They are also a prisoner of their History, the dominance of the Unions – which many people see as insidious, and the perceived economic failures; devaluation of the pound and the Global Economic Recession of 2008 are all laid at the feet of an economically incompetent Labour Party.  Tony Blair successfully detoxified the party in the nineties and won three elections, largely by moving to and occupying the centre ground.  And despite some good measures he is still unforgiven by most Labour members for the invasion of Iraq.

And we now have one member, one vote – and as the membership of Labour is far more left-wing than the general public – has elected Jeremy Corbyn as leader.  And may well do so again, or someone perceived as just as left-wing next time.  The opinion polls though dire, in that they indicate a huge victory for the Tories, are deceptive.  Labour may end up polling the same percentage as under Milliband and the Tories will mop up many UKIP voters who don’t actually like the Tories but see Mrs. May as far stronger to negotiate Brexit.  Labour could be in for another long spell of Opposition, and until they find a way of reconciling their internal disputes and choosing a Leader which most voters will think electable they will still be in trouble.

The Trojan Horse

Monday 15th May

Everyone knows the story of the Trojan horse; the gift of the giant horse which turned out to be full of soldiers.  Well, it may or not have actually been quite like that, but we have just had the twenty-first Century version of the Trojan Horse.

UKIP came almost from nowhere, but were backed by a few millionaires and steadily their anti-Europe and anti-immigrant message seeped into the nation’s consciousness.  And it was classic scape-goating; blaming immigrants for many of our woes, which were really home-grown.  And it appeared around seven or eight years ago that theTories were really rattled.  UKIP started off winning seats in the European Parliamentary elections.  Barely understood by anyone, the European Parliament was seen as an expensive talking shop and people had often used their votes as a protest – a few years ago the Greens won a few seats.  But now it was UKIP winning and then doing everything they could to sabotage it when they got elected.  And then when they started winning local council seats and it looked as if they might actually steal a few Tory seats at the General Election of 2015, Cameron blinked and promised a referendum.  But he thought it was a safe bet, he had already (narrowly) beaten the SNP in the Scottish Referendum and the polls were decidedly in Remains’ favour.  But as we all know it didn’t turn out that way.  Brexit won, though even more narrowly, and suddenly UKIP, though triumphant were really not needed anymore.  The coup had succeeded.  And guess what?  It was a Tory coup all along, or a coup by the right-wing of the Tory Party.  A real Trojan Horse.  The tragedy is that slowly quite a lot of Labour voters, especially in the Midlands and the North had switched to UKIP.  Quite why I am not sure.  I really don’t want to think it was simply the anti-immigrant dog-whistle politics of Farage and co.   And the feeling was that Labour were out of touch with ordinary working people.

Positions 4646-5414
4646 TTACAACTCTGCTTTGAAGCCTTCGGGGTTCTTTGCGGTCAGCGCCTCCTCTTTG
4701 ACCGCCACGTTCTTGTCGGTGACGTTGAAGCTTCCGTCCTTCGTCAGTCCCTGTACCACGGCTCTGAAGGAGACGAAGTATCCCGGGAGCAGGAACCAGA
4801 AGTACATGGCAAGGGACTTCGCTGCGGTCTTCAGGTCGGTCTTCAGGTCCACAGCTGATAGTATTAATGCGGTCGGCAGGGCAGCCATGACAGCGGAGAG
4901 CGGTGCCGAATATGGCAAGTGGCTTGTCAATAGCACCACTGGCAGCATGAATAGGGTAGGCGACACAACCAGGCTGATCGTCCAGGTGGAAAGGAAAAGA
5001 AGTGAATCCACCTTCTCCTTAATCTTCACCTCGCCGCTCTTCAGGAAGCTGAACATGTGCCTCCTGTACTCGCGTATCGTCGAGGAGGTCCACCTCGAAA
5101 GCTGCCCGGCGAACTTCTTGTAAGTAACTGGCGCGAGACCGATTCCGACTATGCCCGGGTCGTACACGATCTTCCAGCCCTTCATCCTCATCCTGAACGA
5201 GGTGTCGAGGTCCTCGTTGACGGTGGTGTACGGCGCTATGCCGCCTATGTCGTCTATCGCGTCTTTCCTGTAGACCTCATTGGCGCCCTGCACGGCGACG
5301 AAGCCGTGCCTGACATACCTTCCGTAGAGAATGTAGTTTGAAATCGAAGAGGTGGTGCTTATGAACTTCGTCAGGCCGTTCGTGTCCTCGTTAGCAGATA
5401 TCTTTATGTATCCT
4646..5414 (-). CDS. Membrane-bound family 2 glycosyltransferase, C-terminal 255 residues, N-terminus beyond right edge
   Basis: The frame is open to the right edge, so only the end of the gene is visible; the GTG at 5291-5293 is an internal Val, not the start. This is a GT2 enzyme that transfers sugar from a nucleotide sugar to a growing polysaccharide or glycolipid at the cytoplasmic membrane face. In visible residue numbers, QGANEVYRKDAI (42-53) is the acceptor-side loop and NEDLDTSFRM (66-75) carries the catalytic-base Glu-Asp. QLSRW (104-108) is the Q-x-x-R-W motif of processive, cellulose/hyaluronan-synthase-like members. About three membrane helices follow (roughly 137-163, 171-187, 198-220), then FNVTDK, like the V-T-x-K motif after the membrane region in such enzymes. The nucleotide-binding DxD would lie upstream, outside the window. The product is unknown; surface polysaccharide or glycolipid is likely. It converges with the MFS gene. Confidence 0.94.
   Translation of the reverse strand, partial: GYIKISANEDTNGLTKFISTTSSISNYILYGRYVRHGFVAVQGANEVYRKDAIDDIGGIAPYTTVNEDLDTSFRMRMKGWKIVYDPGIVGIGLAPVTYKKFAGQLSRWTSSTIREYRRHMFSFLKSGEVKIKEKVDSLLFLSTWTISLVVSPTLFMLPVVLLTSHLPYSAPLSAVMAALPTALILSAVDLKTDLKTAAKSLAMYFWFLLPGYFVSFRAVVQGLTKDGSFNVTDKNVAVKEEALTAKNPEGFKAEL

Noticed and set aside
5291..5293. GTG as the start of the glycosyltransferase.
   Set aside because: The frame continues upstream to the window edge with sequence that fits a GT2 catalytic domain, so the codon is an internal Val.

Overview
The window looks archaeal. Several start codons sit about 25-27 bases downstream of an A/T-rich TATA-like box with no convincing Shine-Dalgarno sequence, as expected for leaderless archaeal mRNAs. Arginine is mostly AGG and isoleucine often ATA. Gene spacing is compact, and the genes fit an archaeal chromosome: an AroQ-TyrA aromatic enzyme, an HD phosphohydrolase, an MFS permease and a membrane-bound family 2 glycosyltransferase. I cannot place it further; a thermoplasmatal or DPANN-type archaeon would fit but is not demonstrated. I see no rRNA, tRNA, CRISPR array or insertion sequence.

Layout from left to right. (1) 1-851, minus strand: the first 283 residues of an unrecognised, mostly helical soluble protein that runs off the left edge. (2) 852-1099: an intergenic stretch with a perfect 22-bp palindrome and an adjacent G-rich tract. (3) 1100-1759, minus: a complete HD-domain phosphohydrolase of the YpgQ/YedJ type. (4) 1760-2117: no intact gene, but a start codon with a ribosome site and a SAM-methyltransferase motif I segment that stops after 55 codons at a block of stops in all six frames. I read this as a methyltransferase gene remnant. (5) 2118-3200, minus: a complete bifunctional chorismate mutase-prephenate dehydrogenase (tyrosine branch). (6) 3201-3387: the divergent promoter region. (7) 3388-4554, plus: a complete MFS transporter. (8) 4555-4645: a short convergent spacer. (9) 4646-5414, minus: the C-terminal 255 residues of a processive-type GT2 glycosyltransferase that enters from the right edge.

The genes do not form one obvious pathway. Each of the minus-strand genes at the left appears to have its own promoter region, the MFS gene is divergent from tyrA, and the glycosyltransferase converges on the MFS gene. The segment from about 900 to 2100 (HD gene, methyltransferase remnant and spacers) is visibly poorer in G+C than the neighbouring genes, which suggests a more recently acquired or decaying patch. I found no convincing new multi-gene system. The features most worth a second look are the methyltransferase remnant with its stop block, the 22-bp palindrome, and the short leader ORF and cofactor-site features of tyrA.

Now we have the snap election and it looks as if, despite almost all of the policies Labour is espousing proving popular, people are still not convinced.  It may be Corbyn, or the Media’s representation of him, but I think it is deeper than that.  If the opinion polls are anything like correct Labour will get around the same percentage of votes as two years ago, but UKIP has collapsed.  And maybe because of Brexit, which Theresa May has embraced so fervently, most of those who voted UKIP last time are going over to the Tories.

Ironically what was seen as a threat to the Tories may end up costing Labour very dearly.  But perhaps that was the intention all along.  I sincerely hope it won’t happen, but even though there are still four weeks to go I don’t think Labour will do much better this time around, and because of the first past the post system Mrs. May may well get her large majority.

Personally I think it will be a huge poisoned chalice and the public’s mood may be quite different post-Brexit.  But I am also afraid what damage a large majority might inflict on ordinary people’s lives, many of whom will in a Jingo-istic spirit have voted for the Tories as the party to deliver Brexit.


Sunday 14th May

Too often, far too often, we are cynical.  Especially in the face of the brutality of the World.  And the desperate news emerging day after day from our television sets makes it easy to think that people are simply greedy and selfish and cruel and that the World is getting worse.